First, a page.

Please read previous The Sleep Insomnia Chronicles prior to this entry. In The Sleep Insomnia Chronicles #5, I discuss how I let my insomnia ruin my relationship. My inability to manage my insomnia was a contributing factor to the demise of my last relationship. For the last 18 months, and most specifically the last year, my catastrophizing, and the ritualization of my sleep protocol put me into a mental prison. I became convinced that I had to be in my sleeping quarters at 9:30pm and prepare myself for sleep to have a chance to get even 4 hours of sleep. I couldn’t sleep in the same room with my fiancée (for fear she would wake me up and/or prevent me from sleeping), and couldn’t stay out past 10:00pm for fear that upon return I wouldn’t be able to sleep the entire night.
My insomnia dictated my life…or I allowed it. The fear that 4-5 sleepless nights would eventually lead me to be hospitalized controlled my social life and all my interactions. At its worst time, I couldn’t fathom the thought that I could actually sleep, and perhaps sleep well, if I did stay out late. The irony is that even many of those nights that I adhered to my rigid sleep protocol and was in bed by 9:30, I STILL ONLY SLEPT 2 HOURS.
Now with the breakup and the subsequent move out, I am able to retrospect and have a clearer view of how the insomnia decimated by confidence and literally changed me into another person. Prior to this insomnia spell, I slept like a normal person. As a whole, I would say that I am an early bird in that if I don’t have anything pressing going on, I typically went to sleep at 10:30 or so. Normally I would fall asleep watching TV on the couch, wake up a few hours later, stumbled into bed and sleep well until 5:30am. My circadian rhythm was well-regulated, for I wake up the same time every day. 5:30-6:00am like clock-work. In this old paradigm, I would go out at night with friends or a date and stay up until the wee hours of the night. It never entered my mind during those halcyon years that upon return I wouldn’t sleep. Why would it? I had always been able to sleep. And not just at night, but I regularly took long day naps.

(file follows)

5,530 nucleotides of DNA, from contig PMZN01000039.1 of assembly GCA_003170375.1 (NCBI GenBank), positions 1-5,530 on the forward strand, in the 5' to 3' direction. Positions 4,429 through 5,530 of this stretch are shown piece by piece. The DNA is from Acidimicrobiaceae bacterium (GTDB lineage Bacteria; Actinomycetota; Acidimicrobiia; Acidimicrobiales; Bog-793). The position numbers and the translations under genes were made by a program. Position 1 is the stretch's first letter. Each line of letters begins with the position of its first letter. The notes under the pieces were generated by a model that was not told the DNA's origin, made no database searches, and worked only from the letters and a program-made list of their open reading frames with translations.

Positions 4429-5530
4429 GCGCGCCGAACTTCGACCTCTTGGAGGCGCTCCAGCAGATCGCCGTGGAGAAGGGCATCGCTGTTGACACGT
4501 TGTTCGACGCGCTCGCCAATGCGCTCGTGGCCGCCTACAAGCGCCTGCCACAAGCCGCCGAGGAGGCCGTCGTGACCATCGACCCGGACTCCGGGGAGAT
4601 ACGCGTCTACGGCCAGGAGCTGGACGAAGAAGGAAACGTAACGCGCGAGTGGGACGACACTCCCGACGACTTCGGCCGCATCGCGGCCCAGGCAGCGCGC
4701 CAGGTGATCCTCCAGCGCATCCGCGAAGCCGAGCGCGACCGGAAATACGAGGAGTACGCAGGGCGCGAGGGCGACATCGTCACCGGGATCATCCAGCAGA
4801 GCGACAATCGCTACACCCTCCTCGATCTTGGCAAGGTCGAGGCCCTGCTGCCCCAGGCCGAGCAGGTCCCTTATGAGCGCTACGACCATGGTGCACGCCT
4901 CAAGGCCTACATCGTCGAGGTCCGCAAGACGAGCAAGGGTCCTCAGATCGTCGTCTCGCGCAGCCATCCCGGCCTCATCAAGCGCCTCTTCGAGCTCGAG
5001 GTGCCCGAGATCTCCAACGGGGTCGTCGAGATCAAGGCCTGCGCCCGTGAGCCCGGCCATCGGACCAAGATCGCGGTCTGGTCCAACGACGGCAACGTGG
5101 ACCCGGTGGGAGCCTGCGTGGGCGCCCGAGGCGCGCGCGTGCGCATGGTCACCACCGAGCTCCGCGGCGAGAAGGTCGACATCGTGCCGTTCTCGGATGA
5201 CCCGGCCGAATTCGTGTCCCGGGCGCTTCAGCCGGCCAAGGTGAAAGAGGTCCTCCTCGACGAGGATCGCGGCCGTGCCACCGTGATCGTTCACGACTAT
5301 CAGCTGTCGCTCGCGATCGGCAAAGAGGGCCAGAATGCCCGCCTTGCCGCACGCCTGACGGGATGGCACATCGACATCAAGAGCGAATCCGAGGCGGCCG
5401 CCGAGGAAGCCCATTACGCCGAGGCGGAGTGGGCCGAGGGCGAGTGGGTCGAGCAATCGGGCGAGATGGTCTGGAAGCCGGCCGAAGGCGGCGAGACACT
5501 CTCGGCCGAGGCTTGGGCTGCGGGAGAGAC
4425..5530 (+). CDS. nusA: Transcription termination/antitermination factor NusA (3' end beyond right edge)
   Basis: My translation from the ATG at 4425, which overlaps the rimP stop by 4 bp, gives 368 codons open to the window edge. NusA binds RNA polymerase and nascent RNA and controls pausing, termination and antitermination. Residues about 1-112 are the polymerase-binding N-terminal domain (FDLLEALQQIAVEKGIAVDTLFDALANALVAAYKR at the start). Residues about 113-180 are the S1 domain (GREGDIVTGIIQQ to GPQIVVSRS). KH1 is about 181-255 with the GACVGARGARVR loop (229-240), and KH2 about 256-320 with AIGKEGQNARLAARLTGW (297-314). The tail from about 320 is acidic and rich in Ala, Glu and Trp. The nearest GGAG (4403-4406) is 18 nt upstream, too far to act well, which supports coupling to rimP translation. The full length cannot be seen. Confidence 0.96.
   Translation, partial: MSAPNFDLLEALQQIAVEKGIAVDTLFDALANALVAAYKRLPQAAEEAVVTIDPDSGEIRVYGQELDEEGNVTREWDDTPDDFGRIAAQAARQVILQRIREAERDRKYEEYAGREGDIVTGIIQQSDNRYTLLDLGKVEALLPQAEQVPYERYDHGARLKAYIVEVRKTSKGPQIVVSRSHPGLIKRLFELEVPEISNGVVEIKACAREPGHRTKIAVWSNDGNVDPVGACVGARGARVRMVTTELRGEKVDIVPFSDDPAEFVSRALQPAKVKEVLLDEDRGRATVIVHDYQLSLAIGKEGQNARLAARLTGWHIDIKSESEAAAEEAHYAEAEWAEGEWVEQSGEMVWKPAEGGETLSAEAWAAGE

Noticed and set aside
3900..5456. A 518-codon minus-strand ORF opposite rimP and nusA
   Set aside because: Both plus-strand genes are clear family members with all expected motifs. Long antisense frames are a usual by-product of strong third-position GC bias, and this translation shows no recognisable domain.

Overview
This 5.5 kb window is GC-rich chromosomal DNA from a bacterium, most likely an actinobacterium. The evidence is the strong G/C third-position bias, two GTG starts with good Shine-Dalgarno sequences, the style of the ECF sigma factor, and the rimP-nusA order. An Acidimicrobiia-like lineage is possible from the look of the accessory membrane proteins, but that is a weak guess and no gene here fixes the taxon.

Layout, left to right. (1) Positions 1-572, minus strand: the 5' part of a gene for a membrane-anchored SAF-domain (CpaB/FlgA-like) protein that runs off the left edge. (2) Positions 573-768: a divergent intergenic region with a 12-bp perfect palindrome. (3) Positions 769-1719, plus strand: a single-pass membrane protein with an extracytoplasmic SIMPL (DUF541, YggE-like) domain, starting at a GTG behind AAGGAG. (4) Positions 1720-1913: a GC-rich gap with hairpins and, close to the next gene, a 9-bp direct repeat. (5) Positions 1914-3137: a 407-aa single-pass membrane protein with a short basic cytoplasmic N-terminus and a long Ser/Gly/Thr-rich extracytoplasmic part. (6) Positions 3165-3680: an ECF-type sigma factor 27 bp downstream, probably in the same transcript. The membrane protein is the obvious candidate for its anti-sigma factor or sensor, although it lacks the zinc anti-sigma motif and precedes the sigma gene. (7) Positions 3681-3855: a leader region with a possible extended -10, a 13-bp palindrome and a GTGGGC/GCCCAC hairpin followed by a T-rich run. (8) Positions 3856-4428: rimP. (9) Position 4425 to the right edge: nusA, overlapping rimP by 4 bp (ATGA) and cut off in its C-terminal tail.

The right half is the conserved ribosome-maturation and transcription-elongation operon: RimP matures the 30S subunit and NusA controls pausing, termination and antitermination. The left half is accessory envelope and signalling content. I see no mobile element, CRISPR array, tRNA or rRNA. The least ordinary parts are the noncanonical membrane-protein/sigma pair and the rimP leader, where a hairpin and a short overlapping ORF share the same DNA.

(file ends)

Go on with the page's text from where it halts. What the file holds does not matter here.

With the advent of the insomnia, that former carefree person slowly went away. My mother was hospitalized on two occasions for insomnia and I catastrophized that a few days of absolutely no sleep would end in the same result. I was cognizant that the fixation and the anxiety that came with this fear WAS the main cause of the insomnia. There was nothing wrong with by body. I didn’t have sleep apnea or some obstructive disorder. I didn’t have chronic pain that kept me up all night. I was a normal, healthy person.
In my old apartment, prior to moving in with my ex-fiancée I became obsessed with basketball players. You see, my apartment was next to the complex’s basketball court. Once or twice in my 2 years there, some high school/college kids would start playing at 11:00pm or midnight. Before the insomnia, it didn’t really bother me. Afterwards, I became fixated on it. It was rare when they came, but I put signs on the court “No play after 10:00pm” and demanded to the management that they implement more measures to ensure these kids would stop playing. At night while trying to go to sleep, I feared these kids would return and wake me up. It was the FEAR of the kids coming to play that affected my sleep.